An experimental surgical knife can help surgeons make sure they've removed all the cancerous tissue, doctors reported Wednesday. Surgeons typically use knives that vaporize tumors as they cut, producing a sharp-smelling smoke. The new knife analyzes the smoke and can instantly signal whether the tissue is cancerous or healthy.
Now surgeons have to send the tissue to a lab and wait for the results.
Zoltan Takats of Imperial College London suspected the smoke produced during cancer surgery might contain some important cancer clues. So he designed a "smart" knife hooked up to a refrigerator-sized mass spectrometry device on wheels that analyzes the smoke from cauterizing tissue.
The smoke picked up by the smart knife is compared to a library of smoke "signatures" from cancerous and non-cancerous tissues, information appears on a monitor: green means the tissue is healthy, red means cancerous and yellow means unidentifiable.
To make sure they've removed the tumor, surgeons now send samples to a laboratory while the patient remains on the operating table. It can take about 30 minutes to get an answer in the best hospitals, but even then doctors cannot be entirely sure, so they often remove a bit more tissue than they think is strictly necessary. If some cancerous cells remain, patients may need to have another surgery or undergo chemotherapy or radiation treatment.
"(The new knife) looks fabulous," said Emma King, a head and neck cancer surgeon at Cancer Research U.K., who was not connected to the project. The smoke contains broken-up bits of tumor tissue and "it makes sense to look at it more carefully," she said.
The new knife and its accompanying machines were made for about £250,000 ($380,486) but scientists said the price tag would likely drop if the technology is commercialized.
The most common treatment for cancers involving solid tumors is removing them in surgery. In the U.K., one in five breast cancer patients who have surgery will need further operations to get rid of the tumor entirely.
Scientists tested the new knife at three hospitals in between 2010 and 2012. Tissue samples were taken from 302 patients to create a database of which kinds of smoke contained cancers including those of the brain, breast, colon, liver, lung and stomach. That was then used to analyze tumors from 91 patients; the smart knife correctly spotted cancer in every case. The study was published Wednesday in the journal Science Translational Medicine. The research was paid for by groups including Imperial College London and the Hungarian government.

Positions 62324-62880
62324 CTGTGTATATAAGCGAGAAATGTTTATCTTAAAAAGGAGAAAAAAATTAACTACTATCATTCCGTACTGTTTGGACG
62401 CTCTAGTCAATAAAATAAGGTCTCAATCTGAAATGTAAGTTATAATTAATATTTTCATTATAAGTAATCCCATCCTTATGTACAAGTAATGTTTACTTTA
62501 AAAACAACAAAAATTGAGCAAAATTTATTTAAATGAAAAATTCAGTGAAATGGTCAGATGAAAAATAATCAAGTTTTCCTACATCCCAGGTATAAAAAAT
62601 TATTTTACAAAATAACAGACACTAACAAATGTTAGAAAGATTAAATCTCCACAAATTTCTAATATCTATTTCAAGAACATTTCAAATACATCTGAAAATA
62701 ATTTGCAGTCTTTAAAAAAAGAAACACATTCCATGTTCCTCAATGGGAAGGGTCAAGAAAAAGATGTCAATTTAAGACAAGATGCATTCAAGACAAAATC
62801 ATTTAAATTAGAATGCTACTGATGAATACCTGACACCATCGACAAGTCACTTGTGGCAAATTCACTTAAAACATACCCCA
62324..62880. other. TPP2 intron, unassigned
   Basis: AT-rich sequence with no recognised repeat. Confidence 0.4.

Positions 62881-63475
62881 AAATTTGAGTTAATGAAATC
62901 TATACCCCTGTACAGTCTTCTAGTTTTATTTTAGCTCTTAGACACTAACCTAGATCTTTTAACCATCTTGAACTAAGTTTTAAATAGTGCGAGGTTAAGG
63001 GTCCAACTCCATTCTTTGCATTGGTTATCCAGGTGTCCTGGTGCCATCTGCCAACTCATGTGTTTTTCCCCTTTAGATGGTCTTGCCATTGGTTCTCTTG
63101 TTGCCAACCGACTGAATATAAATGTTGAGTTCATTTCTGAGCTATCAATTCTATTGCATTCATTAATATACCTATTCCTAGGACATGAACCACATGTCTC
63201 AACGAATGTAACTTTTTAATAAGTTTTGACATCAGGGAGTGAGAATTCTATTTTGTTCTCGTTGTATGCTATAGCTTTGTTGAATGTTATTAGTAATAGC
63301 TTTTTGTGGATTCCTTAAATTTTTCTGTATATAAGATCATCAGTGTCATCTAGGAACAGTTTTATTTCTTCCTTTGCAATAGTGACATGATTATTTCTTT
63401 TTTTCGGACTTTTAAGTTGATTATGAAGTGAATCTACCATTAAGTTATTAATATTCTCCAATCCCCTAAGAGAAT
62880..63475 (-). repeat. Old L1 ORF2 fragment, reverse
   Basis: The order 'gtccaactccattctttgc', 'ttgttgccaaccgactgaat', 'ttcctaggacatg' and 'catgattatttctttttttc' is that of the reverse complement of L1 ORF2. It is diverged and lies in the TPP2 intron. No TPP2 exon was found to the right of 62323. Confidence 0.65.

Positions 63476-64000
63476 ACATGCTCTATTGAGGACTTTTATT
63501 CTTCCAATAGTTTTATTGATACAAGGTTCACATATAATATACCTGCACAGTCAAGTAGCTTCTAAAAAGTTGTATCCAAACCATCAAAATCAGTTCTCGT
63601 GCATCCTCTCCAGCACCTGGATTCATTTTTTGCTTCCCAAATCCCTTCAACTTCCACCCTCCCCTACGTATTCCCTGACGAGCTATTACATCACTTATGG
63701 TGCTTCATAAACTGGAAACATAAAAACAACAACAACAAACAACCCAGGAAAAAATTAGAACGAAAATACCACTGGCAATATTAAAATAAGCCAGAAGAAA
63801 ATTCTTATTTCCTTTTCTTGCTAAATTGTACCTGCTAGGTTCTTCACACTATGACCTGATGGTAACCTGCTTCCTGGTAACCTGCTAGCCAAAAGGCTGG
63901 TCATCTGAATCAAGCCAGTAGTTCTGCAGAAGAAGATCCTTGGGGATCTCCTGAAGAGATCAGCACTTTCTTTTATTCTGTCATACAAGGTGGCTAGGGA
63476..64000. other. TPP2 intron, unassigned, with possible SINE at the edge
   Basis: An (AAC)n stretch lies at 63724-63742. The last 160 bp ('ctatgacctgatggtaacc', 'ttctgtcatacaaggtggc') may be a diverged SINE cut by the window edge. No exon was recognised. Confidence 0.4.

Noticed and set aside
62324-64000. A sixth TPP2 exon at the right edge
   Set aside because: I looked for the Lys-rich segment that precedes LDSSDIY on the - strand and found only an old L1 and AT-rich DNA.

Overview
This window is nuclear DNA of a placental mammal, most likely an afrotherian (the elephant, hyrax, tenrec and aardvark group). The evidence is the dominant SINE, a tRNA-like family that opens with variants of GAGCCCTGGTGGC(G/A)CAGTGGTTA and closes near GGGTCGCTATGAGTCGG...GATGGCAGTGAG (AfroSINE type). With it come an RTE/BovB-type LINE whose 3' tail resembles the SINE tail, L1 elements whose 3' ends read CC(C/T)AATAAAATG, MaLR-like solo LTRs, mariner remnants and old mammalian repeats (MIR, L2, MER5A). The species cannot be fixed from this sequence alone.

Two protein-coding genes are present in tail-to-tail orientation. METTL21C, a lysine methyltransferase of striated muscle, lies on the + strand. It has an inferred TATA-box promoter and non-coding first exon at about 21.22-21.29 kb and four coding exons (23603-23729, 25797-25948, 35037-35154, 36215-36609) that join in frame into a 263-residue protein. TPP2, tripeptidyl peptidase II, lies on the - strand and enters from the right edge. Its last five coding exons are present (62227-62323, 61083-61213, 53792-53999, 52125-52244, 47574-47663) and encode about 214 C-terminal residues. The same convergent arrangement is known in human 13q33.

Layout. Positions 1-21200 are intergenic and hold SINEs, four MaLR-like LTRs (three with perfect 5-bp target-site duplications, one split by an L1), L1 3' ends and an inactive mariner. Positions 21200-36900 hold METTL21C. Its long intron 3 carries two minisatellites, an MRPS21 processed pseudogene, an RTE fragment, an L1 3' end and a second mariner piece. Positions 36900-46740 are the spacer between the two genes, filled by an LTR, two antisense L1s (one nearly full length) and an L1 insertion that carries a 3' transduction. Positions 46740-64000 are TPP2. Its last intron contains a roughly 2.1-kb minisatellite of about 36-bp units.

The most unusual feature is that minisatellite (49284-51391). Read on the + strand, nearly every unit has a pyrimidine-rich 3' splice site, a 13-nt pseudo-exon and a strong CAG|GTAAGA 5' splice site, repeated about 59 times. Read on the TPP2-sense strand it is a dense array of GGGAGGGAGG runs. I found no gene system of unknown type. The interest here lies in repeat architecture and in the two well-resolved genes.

At a demonstration in London on Wednesday, doctors used the new knife — which resembles a fat white pen — to slice into slabs of pig's liver. Within minutes, the room was filled with an acrid-smelling smoke comparable to the fumes that would be produced during surgery on a human patient.
Takats said the knife would eventually be submitted for regulatory approval but that more studies were planned. He added the knife could also be used for other things like identifying tissues with bad blood supply and identifying the types of bacteria present.
Some experts said the technology could help eliminate the guesswork for doctors operating on cancer patients. "Brain cancers are notorious for infiltrating into healthy brain tissue beyond what's visible to the surgeon," said Len Lichtenfeld, deputy chief medical officer of the American Cancer Society. "If this can definitively tell doctors whether they've removed all the cancerous tissue, it would be very valuable," he said.
Still, Lichtenfeld said more trials were needed to prove the new knife would actually make a significant difference to patients. Early enthusiasm for new technologies hasn't always panned out, he said, citing the recent popularity of robotic surgery as an example.
"It expanded very rapidly but is now hitting some bumps along the road," he said.
Lichtenfeld said it's unclear whether more widespread use of the smart knife will actually help patients live longer and said studies should also look into whether the tool cuts down on patient's surgery times, their blood loss and rate of wound infections.
"This is a fascinating science and we need to adopt any technology that works to save patients," Lichtenfeld said. "But first we have to be sure that it works."